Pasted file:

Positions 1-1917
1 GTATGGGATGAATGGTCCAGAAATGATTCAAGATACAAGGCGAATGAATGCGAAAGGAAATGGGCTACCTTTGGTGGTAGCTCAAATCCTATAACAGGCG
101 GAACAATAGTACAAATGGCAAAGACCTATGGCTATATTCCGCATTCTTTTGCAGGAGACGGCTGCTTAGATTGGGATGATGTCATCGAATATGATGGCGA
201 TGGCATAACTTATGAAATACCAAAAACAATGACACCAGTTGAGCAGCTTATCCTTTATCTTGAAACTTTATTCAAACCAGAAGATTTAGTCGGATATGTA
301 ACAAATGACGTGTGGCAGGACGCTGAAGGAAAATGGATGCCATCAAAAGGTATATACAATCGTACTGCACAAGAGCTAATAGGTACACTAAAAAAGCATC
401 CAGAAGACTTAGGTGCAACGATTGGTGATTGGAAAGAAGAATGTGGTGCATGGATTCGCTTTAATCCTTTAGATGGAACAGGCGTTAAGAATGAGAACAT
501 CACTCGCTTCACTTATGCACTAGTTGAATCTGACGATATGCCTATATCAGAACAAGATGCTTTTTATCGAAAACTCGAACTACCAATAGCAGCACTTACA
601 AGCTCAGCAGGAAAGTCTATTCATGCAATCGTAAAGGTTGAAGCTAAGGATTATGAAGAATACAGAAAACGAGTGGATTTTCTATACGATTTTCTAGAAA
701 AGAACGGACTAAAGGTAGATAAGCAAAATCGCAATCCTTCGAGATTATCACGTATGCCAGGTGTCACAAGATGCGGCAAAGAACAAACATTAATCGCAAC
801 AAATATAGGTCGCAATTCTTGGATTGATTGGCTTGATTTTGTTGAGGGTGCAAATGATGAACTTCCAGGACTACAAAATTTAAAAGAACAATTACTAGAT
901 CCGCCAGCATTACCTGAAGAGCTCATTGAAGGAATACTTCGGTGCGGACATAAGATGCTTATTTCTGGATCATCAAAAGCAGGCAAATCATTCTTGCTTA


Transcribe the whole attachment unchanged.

Positions 1-1917
1 GTATGGGATGAATGGTCCAGAAATGATTCAAGATACAAGGCGAATGAATGCGAAAGGAAATGGGCTACCTTTGGTGGTAGCTCAAATCCTATAACAGGCG
101 GAACAATAGTACAAATGGCAAAGACCTATGGCTATATTCCGCATTCTTTTGCAGGAGACGGCTGCTTAGATTGGGATGATGTCATCGAATATGATGGCGA
201 TGGCATAACTTATGAAATACCAAAAACAATGACACCAGTTGAGCAGCTTATCCTTTATCTTGAAACTTTATTCAAACCAGAAGATTTAGTCGGATATGTA
301 ACAAATGACGTGTGGCAGGACGCTGAAGGAAAATGGATGCCATCAAAAGGTATATACAATCGTACTGCACAAGAGCTAATAGGTACACTAAAAAAGCATC
401 CAGAAGACTTAGGTGCAACGATTGGTGATTGGAAAGAAGAATGTGGTGCATGGATTCGCTTTAATCCTTTAGATGGAACAGGCGTTAAGAATGAGAACAT
501 CACTCGCTTCACTTATGCACTAGTTGAATCTGACGATATGCCTATATCAGAACAAGATGCTTTTTATCGAAAACTCGAACTACCAATAGCAGCACTTACA
601 AGCTCAGCAGGAAAGTCTATTCATGCAATCGTAAAGGTTGAAGCTAAGGATTATGAAGAATACAGAAAACGAGTGGATTTTCTATACGATTTTCTAGAAA
701 AGAACGGACTAAAGGTAGATAAGCAAAATCGCAATCCTTCGAGATTATCACGTATGCCAGGTGTCACAAGATGCGGCAAAGAACAAACATTAATCGCAAC
801 AAATATAGGTCGCAATTCTTGGATTGATTGGCTTGATTTTGTTGAGGGTGCAAATGATGAACTTCCAGGACTACAAAATTTAAAAGAACAATTACTAGAT
901 CCGCCAGCATTACCTGAAGAGCTCATTGAAGGAATACTTCGGTGCGGACATAAGATGCTTATTTCTGGATCATCAAAAGCAGGCAAATCATTCTTGCTTA